#WBW2015: Workplace Solutions To Support Women In Combining Breastfeeding and Paid Employment


In honor of World Breastfeeding Week (WBW), Lactation Matters is running a series of posts on this year’s WBW theme, Breastfeeding and Work: Let’s Make it Work! 

This week’s series addresses the importance of recognizing and supporting all types of workthe fundamental three pillars of maternity protection; short-term workplace solutions that support working women throughout breastfeeding (this post); and, upcoming, worldwide examples of paid maternity leave in action.

Breastfeeding- and family-friendly workplace legislative changes take time, so shorter-term solutions for supporting working women to breastfeed and care for children should also be pursued. These include strategies to make the workplace a family- or breastfeeding-friendly environment.

Over the past two decades, since the 1990 Innocenti Declaration, many advances in workplace policy and practices are visible around the world. Here are some global successes that should be celebrated!

In Australia, the implementation of the Breastfeeding-Friendly Workplace Accreditation (BFWA) by the Australian Breastfeeding Association (ABA) has made great strides with over 150 organizations accredited since the program began. The parliamentary committee, in 2007, recommended that the Australian government provide funding to expand this initiative. One outstanding example is the Royal Australian Air Force, which led the way in 2014 by becoming the first military organization in the world to achieve accreditation as a Breastfeeding-Friendly Workplace.

In El Salvador, CALMA-IBFAN, working in concert with national authorities, developed the Women- and Child-Friendly Working Centers in 2010, which include breastfeeding rooms; training for workers in companies, industries, and commercial settlements in both public and private sectors; and surveillance of the implementation of maternity protection laws. Two hundred inspectors have been trained. The program now has 532 breastfeeding rooms for approximately 15,823 women.

In Peru, Supreme Decree No. 29896 established the implementation of breastfeeding and breastmilk rooms in the public and private sectors to promote and support breastfeeding. They are obligatory for all public or private establishments with 20 or more workers.

In Switzerland, the Swiss Foundation for the Promotion of Breastfeeding provides ample resources on their website for working women, employees, and employers in a number of languages. Numerous other examples of breastfeeding information resources exist, showing a real growth in public information and workplace support via breastfeeding-friendly programs (e.g., USA, Australia, New Zealand, Switzerland, and others).

In Brazil, the breastfeeding support rooms (SALM) are spaces within the workplace for employees to express and store their milk to be transported to homes at the end of the day. These rooms have been growing in number all over the country since their launch in 2010 by the Ministry of Health. A few SALM exist in non-hospital health units open to informal workers of the community as well.

In New Zealand, the Breastfeeding-Friendly Workplaces Program has been set up as a national service to provide information and support to women, employees and employers encouraging the latter to be accredited as Breastfeeding-Friendly Workplaces, similar to the Australian program. The intention is to better serve “industrial and service workers, in particular women in sales, restaurant, hotel, factory, or service occupations [who] have the greatest difficulty in managing breastfeeding and, thus, require greater support from their employers to balance their work and family responsibilities.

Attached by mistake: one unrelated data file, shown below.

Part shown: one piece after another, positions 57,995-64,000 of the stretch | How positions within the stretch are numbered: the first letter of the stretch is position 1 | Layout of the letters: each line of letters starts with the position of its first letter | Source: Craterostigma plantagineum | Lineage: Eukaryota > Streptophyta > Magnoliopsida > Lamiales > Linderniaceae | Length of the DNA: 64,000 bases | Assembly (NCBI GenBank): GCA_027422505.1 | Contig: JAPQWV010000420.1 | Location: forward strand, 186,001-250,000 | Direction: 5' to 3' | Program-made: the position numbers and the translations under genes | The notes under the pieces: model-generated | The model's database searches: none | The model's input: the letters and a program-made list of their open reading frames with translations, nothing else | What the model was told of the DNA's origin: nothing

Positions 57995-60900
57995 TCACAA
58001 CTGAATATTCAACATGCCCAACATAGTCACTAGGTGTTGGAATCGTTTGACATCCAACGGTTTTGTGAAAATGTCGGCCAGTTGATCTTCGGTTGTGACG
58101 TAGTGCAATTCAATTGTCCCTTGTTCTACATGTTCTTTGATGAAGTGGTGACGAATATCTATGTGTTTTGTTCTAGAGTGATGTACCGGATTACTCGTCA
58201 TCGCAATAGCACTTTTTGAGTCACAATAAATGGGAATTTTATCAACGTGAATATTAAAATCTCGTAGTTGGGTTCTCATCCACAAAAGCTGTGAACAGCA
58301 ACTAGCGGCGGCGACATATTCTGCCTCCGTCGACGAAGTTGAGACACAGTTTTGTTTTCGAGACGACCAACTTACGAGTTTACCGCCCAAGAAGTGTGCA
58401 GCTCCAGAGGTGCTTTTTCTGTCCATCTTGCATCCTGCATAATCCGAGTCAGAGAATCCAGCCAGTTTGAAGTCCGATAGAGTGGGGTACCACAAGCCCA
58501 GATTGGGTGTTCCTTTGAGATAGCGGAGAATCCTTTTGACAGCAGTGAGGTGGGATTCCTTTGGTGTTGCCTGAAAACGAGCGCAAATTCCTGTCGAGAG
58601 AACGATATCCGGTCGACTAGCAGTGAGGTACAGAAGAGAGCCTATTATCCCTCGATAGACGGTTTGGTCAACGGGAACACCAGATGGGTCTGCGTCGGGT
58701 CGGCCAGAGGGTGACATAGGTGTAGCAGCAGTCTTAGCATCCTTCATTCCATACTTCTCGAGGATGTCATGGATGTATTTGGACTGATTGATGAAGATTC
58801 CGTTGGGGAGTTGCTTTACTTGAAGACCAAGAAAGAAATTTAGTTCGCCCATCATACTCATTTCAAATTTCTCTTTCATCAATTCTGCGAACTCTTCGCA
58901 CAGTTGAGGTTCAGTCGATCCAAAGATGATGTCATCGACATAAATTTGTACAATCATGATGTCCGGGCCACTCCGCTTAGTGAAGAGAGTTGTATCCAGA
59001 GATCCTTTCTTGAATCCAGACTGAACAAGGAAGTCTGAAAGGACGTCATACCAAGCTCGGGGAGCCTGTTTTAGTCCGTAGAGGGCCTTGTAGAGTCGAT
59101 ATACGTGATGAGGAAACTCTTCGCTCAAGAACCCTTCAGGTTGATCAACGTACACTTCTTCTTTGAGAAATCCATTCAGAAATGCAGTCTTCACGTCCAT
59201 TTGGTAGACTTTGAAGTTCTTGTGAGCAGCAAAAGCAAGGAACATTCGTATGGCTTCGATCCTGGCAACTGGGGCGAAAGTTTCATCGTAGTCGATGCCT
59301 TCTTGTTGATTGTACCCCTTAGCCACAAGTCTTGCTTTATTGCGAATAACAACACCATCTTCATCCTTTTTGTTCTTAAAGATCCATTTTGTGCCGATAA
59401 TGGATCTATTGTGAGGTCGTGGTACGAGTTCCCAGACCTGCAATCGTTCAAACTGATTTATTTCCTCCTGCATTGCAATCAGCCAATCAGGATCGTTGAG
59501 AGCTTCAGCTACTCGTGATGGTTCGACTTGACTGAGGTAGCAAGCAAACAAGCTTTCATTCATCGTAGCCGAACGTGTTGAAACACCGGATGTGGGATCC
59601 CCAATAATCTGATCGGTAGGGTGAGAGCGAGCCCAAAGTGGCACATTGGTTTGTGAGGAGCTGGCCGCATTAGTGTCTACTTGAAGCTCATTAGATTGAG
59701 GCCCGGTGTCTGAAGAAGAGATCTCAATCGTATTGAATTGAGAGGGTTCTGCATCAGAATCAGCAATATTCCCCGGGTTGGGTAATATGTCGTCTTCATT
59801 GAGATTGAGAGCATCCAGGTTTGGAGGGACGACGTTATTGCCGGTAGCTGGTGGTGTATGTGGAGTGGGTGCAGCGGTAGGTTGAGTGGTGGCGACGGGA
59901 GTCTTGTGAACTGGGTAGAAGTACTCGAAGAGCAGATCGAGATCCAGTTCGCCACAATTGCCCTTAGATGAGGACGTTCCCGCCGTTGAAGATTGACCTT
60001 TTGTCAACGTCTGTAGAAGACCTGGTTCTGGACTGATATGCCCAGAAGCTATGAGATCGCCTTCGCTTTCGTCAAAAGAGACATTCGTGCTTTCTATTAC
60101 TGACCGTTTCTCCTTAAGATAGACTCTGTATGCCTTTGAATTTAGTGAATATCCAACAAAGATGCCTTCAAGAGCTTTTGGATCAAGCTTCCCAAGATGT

In Colombia, a law by the Council of Bogotá requires family- and children-friendly rooms to be established in communities and enterprises, regardless of the number of women workers.

Feeling inspired by these tales of pro-women practices? Want to help this list of successes grow in your community and in the world? Here are some things YOU can do to help make breastfeeding-friendly changes in your workplace.

As an employee:

  • Advocate for a breastfeeding-friendly program within your own workplace. Assume collective responsibility for sustaining it with a supportive work environment.
  • Offer breastfeeding support and practical information on managing work and breastfeeding for pregnant women and women going back to work.
  • Learn about other family-/breastfeeding-friendly employers and the shared benefits for employer and employees when women are supported to combine paid work with motherhood.
  • Campaign for safe and breastfeeding-friendly childcare services that are Code compliant in or near your workplace or home.

As an employer:

  • Check out inspiring examples of breastfeeding-friendly workplaces, accreditation processes, and other resources. See the links at the end of this post for a place to start.
  • Support part time work arrangements for your breastfeeding staff as breastfeeding could take up to half the work time of a woman.
  • Encourage staff to speak with health professionals about strategies on combining work and breastfeeding.
1. The business case for Breastfeeding Friendly Workplace Accreditation—New Zealand
2. The Business Case for Breastfeeding: Steps for Creating a Breastfeeding-Friendly Worksite, Employers’ Guide to Working and Breastfeeding
3. General Breastfeeding Support for Employers

Want to learn more? These posts excerpt information found in the World Breastfeeding Week 2015 Action Folder, which is available for download here.

Photo credit: WABA, Jaime Enrique Rodriquez Navarrete


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